Figure 4 shows the power of the four models in detecting the main allelic additive effect, POE and dominant effect when the trait was affected by relatively strong POE for case-control data. The performance of the Stat-POE model was slightly better than that of the Stat-Usual model, but the performance of both was better than that of the functional models, Func-POE and Func-Usual (Fig. 4a). The Stat-POE and Func-POE models had the same power in detecting POE (Fig. 4b, 4c). Interestingly, the POE models (Stat-POE and Func-POE) both had higher power for detecting dominance effect than the usual models, Stat-Usual and Func-Usual (Fig. 4c).

The minor allele frequency was 0.28.

Another simulation was performed with a moderate POE for case-control data (Table 1, scenario 2; Fig. 5). Interestingly, the performance of the Stat-POE model was not much better than that of the Stat-Usual model (Fig. 5a) for detecting the main allelic additive effect (Fig. 4a). For detecting the main allelic additive effects, the statistical models (Stat-POE and Stat-Usual) had much higher power than the functional models, Func-POE and Func-Usual. The statistical models and functional models had the same or very close power with and without the incorporation of POE. The Stat-POE and Func-POE models had the same or very close power for detecting POE and dominant effect (Fig. 5b, 5c).

The minor allele frequency was 0.28.

Simulations were also performed when MAF was set as 0.03 and 0.48 for case-control design, respectively (Fig. S3–S4). For rare variants, the Stat-POE model had much greater power than the Func-POE model in detecting main additive effect, although slightly greater power was observed for Func-POE model in detecting the POE (Fig. S3). For variants with MAF = 0.48, the Stat-POE model had much greater power than the Func-POE model in detecting main additive effect and dominant effect (Fig. S4). The power of the Stat-POE model was even higher than that of the Stat-Usual model in detecting the main additive effect (Fig. S4a).

We summarized the detailed power comparison of the Stat-POE and Func-POE models in Table 2. In all scenarios we simulated, the Stat-POE model had much greater (or equal) power than the Func-POE model in detecting the main additive effect. For testing imprinting effect, the Stat-POE model had the same power as the Func-POE model for quantitative traits whereas the Stat-POE model sometimes presented slightly worse power than the latter for qualitative traits. They have save performance for detecting dominant effect for both quantitative traits and qualitative traits (Table 2).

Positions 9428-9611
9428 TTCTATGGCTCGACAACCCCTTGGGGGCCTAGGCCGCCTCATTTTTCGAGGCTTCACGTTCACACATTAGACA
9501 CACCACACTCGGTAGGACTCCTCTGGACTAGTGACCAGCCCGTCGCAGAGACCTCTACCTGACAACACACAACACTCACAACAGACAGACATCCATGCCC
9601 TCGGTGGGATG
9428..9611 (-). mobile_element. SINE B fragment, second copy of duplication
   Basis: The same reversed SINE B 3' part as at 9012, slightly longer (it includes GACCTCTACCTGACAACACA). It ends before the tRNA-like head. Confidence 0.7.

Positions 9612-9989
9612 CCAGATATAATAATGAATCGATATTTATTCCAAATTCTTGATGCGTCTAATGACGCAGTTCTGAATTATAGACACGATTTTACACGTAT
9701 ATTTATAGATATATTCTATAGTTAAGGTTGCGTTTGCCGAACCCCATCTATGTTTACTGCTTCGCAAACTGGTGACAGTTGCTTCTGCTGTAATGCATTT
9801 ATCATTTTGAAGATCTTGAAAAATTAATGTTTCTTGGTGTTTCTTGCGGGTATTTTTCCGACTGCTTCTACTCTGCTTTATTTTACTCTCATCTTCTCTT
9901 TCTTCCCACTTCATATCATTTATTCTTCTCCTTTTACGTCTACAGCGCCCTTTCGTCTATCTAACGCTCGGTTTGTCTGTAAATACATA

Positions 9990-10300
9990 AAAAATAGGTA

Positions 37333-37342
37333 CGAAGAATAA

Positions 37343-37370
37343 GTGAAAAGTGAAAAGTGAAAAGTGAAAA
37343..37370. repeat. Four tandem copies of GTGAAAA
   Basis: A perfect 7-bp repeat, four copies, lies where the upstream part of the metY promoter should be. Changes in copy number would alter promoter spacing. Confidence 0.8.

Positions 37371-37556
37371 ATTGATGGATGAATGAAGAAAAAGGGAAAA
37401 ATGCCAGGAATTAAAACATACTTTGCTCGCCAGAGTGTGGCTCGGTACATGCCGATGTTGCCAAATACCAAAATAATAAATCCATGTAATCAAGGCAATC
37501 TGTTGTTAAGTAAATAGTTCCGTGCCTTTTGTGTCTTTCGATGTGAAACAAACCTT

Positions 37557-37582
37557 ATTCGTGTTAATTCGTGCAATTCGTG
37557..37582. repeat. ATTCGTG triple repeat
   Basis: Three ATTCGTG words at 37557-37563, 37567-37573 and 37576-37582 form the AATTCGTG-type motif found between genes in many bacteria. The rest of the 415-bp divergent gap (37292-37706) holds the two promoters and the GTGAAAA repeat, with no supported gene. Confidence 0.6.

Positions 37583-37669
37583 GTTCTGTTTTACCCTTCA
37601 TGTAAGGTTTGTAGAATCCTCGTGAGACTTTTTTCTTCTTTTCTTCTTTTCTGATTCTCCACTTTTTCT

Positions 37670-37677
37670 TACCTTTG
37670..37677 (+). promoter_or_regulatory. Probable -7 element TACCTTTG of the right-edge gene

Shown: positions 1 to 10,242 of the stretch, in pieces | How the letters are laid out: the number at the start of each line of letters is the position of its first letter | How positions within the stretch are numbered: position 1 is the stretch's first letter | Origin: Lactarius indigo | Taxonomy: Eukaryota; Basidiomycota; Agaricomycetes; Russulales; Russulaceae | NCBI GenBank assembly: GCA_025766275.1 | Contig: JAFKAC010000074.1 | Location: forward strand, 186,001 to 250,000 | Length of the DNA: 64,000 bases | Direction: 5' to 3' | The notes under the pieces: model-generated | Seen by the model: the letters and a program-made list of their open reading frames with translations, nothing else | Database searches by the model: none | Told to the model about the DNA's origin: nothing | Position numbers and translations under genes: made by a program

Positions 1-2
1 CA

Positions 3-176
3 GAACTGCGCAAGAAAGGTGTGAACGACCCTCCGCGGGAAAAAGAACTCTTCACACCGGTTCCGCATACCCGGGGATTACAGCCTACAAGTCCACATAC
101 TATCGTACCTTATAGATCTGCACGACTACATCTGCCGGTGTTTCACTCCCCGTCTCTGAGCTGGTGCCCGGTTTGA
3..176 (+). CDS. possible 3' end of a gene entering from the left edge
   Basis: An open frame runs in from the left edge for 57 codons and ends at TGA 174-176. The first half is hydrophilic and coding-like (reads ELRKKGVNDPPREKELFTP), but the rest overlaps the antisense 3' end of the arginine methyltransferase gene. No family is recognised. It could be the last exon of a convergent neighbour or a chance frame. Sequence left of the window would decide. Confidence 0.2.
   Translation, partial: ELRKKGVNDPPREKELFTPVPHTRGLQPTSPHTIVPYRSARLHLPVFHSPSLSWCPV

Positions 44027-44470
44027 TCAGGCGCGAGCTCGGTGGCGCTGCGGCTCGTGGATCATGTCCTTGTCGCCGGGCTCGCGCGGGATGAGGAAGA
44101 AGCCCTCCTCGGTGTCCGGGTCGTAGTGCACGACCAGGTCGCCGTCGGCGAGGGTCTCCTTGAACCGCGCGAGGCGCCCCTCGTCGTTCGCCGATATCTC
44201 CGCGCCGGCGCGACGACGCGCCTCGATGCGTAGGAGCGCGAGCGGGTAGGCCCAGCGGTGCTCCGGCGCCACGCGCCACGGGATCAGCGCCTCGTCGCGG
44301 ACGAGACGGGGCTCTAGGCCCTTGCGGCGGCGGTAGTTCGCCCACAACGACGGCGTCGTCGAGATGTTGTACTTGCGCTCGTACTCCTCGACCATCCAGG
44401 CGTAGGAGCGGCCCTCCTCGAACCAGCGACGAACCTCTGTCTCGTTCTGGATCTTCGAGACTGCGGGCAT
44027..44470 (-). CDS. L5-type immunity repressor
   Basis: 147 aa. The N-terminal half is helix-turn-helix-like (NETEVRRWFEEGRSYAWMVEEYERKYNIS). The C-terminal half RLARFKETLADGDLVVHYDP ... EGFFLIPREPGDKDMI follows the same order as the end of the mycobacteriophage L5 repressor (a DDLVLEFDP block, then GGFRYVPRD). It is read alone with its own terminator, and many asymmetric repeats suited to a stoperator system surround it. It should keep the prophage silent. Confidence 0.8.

Type I error was evaluated for both the quantitative trait and the qualitative trait by simulating a null scenario where there was no main genetic effect or POE. We estimated the type I error for the main additive effect, POE and dominant effect for both quantitative traits and case-control traits when the MAF was set as 0.03, 0.28 or 0.48 (Table 3). The false positive rate for detecting the additive effect was almost the same for the statistical and functional POE models in most scenarios we simulated (around 0.05 or less for the 1000 replicates). The false positive rate for detecting the additive effect was smaller estimated from the Func-POE model than that from the Stat-POE model, when MAF was set as 0.03 for case-control traits. For detecting POE, these two models usually had very close false positive rates for both quantitative and case-control traits.

## Discussion

In this study, we extended the NOIA framework, which was initially developed for epistatic analysis of quantitative traits, by incorporating POE for genetic association analysis. Herein, we propose a unified framework for one-locus association study that allows for main allelic additive effect, the dominant effect and POE estimation via linear regression or logistic regression. Using simulation, we illustrated the statistical properties of this extended framework on one-locus association study. Although the Func-POE model sometimes presented slightly greater power than the Stat-POE model for estimation of POE for qualitative trait. The Stat-POE model are always preferred than the Func-POE model in detecting overall additive effect for quantitative traits and qualitative traits, because of its much greater power.